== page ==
Warby Parker has successfully crossed over to the public side — now the company is its own hardest act to follow.
Shares of the eyewear brand shot up 36.2 percent to $54.49 in their direct listing on the New York Stock Exchange on Wednesday.
That gave the direct-to-consumer pioneer a market capitalization of $6.8 billion, above the reference valuation of $5 billion published late Tuesday and well ahead of its last private valuation of $3 billion, set last year.
The company went public via a direct listing, which allows existing shareholders to sell their stock on the open market instead of an IPO, which would create new shares that would be sold.
Regardless of the listing method, Warby Parker is now going to have to justify its big new valuation every day in the market as investors track its progress from buzzy newcomer to establishment player.
The company has about 1 percent of the U.S. eyewear market — a stat that can take on a glass half full, half empty dynamic.
Through the glass half full lens, the company can argue that it still has plenty of room to grow and that it has the brand and growth rate to justify big expectations.
On the glass half empty lens, critics argue that despite all the buzz and branding success and private funding, the company is still small and has yet to establish a steady stream of profits.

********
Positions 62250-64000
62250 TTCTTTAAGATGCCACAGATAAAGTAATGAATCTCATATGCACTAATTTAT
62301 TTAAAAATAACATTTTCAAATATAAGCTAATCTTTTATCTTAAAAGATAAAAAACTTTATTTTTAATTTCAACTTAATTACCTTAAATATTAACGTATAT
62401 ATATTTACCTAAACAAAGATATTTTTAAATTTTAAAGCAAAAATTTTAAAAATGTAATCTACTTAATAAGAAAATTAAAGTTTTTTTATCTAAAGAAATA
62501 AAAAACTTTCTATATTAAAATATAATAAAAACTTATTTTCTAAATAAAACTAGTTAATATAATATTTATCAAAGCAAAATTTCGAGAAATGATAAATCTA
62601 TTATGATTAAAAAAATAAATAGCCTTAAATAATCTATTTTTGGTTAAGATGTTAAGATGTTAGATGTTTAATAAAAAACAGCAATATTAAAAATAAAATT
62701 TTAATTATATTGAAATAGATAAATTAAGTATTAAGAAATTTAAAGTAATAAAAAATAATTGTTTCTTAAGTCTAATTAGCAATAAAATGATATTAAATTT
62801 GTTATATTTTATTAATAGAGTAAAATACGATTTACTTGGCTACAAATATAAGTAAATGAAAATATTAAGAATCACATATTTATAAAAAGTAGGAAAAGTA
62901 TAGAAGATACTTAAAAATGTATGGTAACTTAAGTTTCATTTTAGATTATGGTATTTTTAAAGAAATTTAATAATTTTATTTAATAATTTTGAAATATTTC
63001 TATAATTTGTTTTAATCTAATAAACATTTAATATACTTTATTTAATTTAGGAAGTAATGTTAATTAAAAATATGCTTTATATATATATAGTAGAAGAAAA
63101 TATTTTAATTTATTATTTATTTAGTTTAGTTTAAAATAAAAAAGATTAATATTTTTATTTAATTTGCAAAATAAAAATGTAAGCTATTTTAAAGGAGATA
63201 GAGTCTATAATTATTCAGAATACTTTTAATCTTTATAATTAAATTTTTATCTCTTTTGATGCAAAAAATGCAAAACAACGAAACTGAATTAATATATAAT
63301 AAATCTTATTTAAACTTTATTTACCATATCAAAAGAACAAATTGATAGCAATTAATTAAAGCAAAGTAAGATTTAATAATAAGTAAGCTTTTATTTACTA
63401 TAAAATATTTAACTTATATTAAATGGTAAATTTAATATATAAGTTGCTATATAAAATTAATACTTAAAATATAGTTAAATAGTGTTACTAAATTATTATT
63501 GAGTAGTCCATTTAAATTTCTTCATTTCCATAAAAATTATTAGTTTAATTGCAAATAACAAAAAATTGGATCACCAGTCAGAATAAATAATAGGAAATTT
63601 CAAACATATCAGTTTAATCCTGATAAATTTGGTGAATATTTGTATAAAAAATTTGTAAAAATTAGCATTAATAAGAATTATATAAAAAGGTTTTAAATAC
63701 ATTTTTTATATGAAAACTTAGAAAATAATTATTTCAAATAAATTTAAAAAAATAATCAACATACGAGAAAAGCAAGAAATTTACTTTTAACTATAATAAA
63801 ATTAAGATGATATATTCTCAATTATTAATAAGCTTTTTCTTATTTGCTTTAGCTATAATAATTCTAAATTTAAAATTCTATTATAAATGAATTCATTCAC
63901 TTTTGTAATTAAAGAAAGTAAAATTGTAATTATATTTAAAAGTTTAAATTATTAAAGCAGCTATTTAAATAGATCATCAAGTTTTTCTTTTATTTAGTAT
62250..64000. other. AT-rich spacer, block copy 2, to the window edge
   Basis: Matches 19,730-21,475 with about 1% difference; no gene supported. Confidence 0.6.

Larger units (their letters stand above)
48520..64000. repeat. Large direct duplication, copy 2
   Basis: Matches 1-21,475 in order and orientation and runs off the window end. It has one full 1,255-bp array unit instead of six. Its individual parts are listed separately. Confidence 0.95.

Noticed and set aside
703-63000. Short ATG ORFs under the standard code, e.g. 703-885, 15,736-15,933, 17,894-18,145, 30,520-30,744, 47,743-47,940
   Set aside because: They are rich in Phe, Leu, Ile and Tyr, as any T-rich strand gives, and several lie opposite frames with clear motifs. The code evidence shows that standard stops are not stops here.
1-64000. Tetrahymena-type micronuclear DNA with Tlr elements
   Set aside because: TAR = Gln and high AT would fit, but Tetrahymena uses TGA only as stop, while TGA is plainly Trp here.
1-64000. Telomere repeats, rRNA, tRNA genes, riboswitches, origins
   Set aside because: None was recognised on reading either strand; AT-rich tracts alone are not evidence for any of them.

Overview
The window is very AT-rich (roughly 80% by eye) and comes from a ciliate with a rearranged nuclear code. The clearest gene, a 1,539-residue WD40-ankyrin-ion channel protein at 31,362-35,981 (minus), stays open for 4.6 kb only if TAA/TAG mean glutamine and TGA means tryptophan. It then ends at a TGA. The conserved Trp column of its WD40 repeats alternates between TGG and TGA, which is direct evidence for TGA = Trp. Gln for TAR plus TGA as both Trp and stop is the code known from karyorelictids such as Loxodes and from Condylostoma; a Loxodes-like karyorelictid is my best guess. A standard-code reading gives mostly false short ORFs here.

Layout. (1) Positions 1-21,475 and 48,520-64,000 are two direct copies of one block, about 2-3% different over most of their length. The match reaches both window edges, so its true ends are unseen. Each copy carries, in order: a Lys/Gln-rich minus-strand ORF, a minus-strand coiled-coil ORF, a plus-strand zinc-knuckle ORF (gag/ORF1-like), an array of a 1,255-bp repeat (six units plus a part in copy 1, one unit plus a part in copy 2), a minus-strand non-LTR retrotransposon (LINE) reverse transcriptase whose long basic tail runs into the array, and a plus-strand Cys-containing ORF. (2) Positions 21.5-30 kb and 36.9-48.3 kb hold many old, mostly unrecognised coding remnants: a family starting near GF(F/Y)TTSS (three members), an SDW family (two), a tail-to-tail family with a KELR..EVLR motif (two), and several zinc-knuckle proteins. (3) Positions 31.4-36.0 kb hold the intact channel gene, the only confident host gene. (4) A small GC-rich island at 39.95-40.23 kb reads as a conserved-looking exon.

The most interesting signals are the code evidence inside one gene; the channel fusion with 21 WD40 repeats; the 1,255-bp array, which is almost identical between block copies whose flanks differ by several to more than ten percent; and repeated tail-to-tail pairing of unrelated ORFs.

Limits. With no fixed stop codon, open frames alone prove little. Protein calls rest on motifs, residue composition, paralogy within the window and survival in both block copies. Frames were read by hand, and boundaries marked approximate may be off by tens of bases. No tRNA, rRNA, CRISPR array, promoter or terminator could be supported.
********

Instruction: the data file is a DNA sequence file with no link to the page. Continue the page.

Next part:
Over the long run, the market will decide which is the case.
For the six months ended June 30, Warby Parker’s sales jumped 53 percent to $270.5 million, but losses totaled $7.3 million. For the full year, the company has projected sales growth of up to 36 percent to $537 million, with the addition of 30 to 35 new stores for a total of up to 160 doors.
In its registration statement with the Securities and Exchange Commission, the company boasted of “Sustainable, Predictable Growth. Eye care purchases are predominantly a non-discretionary medical necessity; on average, for customers acquired between 2015 and 2019, we observed an approximately 50 percent sales retention rate within 24 months of their first purchase and nearly 100 percent sales retention rate over 48 months. We believe our retention is unique in the optical industry in that our customers come back to the Warby Parker brand repeatedly.
“By contrast, when customers in the optical industry typically replenish their glasses, we do not believe they are necessarily loyal to any particular brand,” the company said. “Given our brand’s strength and replenishment cycle, we believe we have significant opportunity ahead to grow our wallet share, and delight more and more customers.”
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